In the world of bariatric surgery, food addiction is almost a taboo subject. Maybe that’s because no one wants to admit that they’ll be saddled with an eating problem for the rest of their lives. They want and need to believe that weight loss surgery will permanently free them from their slavery to food. I wish I had a dollar for every time I’ve heard a WLS patient say, “I’m a good eater, I just eat way too much,” as if the “way too much” part was as “harmless” as watching too much TV or driving your car too fast. I’m certainly a good eater and always have been. At age 17, I was taught how to cook by a professional chef, and I’ve been preparing delicious, wholesome food ever since then. I ate meals consisting of lean proteins, complex carbs, and good fats, and what’s the problem with that? So I ate twice as much as my husband, who does manual labor for a living – so what? Was I, and am I, a food addict, or am I just a healthy eater who loves to eat and chooses to overeat?
Even experts in psychology and addiction can’t seem to agree on that. Historically, addiction has been defined as physical and psychological dependence on psychoactive substances (for example alcohol, tobacco, heroin and other drugs) which cross the blood-brain barrier once ingested, temporarily altering the chemical milieu of the brain. By that definition, food doesn’t really qualify as an addictive substance (although the food we ingest does affect our entire body, including the nervous system).
The American Society of Addiction Medicine uses this definition for addiction: addiction is a primary, chronic disease of brain reward, motivation, memory and related circuitry. Dysfunction in these circuits leads to characteristic biological, psychological, social and spiritual manifestations. This is reflected in the individual pursuing reward and/or relief by substance use and other behaviors (italics mine). The addiction is characterized by impairment in behavioral control, craving, inability to consistently abstain, and diminished recognition of significant problems with one’s behaviors and interpersonal relationships. Like other chronic diseases, addiction involves cycles of relapse and remission. Without treatment or engagement in recovery activities, addiction is progressive and can result in disability or premature death.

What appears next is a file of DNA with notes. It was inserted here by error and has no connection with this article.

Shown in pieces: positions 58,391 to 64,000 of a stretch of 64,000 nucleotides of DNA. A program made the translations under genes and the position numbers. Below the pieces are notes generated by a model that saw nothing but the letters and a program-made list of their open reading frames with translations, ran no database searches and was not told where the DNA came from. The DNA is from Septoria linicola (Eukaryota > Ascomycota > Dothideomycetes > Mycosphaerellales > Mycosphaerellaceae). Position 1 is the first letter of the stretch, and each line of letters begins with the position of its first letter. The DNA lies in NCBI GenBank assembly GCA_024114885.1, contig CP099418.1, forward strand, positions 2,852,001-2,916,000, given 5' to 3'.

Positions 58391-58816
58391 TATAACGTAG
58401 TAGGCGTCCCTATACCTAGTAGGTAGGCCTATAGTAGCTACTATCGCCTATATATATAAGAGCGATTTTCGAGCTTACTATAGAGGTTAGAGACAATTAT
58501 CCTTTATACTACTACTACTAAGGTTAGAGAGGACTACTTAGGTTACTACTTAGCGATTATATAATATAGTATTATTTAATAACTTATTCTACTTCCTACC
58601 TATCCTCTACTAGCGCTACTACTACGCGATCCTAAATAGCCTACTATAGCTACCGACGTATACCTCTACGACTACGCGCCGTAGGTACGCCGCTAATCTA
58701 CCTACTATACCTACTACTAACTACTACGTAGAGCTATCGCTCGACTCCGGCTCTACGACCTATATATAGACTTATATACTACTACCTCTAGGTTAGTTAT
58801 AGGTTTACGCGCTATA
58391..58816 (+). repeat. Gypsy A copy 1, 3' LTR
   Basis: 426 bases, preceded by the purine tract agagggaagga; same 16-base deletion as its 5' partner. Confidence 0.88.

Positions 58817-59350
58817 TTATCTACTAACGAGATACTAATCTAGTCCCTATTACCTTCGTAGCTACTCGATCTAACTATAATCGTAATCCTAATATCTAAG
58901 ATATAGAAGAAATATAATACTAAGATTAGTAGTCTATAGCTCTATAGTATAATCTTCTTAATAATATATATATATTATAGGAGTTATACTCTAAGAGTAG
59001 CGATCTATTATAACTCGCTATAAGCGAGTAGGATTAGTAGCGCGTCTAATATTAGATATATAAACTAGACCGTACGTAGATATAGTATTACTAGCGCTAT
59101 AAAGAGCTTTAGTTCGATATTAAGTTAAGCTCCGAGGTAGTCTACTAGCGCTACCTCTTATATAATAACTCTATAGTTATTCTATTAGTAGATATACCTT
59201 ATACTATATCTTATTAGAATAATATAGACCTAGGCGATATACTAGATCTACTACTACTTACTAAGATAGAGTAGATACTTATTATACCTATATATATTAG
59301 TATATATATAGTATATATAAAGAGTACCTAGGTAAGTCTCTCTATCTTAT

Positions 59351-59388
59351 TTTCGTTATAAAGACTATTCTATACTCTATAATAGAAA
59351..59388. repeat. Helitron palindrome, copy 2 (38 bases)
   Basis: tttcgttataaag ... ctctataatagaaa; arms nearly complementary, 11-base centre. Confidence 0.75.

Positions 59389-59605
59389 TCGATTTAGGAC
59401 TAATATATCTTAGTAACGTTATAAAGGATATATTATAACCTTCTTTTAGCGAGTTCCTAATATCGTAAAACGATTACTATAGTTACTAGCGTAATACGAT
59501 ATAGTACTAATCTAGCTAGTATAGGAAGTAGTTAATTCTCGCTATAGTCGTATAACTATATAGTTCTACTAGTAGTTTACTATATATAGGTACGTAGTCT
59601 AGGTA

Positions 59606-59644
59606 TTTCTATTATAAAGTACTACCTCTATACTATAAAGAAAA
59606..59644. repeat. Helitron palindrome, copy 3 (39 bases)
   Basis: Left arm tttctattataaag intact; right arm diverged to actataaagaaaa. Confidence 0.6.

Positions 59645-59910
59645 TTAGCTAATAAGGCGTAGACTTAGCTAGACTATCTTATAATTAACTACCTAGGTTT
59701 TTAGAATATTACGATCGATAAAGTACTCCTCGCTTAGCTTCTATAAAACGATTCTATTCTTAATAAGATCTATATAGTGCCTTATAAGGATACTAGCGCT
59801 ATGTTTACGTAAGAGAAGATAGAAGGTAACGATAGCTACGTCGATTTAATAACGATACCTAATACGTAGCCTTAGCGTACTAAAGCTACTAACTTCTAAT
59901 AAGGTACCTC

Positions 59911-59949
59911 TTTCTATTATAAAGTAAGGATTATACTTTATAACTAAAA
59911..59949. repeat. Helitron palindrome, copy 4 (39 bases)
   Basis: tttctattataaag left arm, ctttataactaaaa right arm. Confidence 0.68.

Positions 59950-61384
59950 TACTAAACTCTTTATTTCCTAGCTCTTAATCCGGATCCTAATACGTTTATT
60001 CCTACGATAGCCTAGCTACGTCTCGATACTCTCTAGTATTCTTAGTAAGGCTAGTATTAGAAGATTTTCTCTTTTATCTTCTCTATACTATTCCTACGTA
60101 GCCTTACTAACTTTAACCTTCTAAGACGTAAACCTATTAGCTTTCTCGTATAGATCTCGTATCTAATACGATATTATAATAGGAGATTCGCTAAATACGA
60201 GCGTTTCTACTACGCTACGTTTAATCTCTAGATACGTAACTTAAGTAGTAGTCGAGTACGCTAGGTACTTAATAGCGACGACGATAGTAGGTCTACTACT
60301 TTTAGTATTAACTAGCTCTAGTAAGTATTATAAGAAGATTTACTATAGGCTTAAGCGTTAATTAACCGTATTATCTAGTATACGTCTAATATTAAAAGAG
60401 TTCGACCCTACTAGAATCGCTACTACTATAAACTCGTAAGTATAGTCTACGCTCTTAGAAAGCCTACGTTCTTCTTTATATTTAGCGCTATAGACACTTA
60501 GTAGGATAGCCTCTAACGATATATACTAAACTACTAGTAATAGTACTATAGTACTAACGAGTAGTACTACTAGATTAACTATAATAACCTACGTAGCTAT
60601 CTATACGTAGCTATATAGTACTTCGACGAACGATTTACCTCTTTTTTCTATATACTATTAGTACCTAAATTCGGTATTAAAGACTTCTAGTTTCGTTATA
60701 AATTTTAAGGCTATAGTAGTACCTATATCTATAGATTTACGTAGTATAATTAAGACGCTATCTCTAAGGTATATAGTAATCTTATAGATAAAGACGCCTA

Addiction can also be viewed as a continued involvement with a substance or activity despite the negative consequences associated with it. Over a period of time more and more involvement with the substance or activity is required to achieve the pleasure and enjoyment the user originally sought, and eventually that involvement is needed just to feel “normal.” Some psychology professionals and many laymen now include abnormal psychological dependency (on such things as gambling, food, sex, pornography, computers, internet, work, exercise, idolizing, watching TV or certain types of non-pornographic videos, spiritual obsession, cutting and shopping) in their definition of addiction. By this definition, the addict experiences a recurring compulsion to engage in some specific activity, despite harmful consequences to his individual health, mental state, or social life.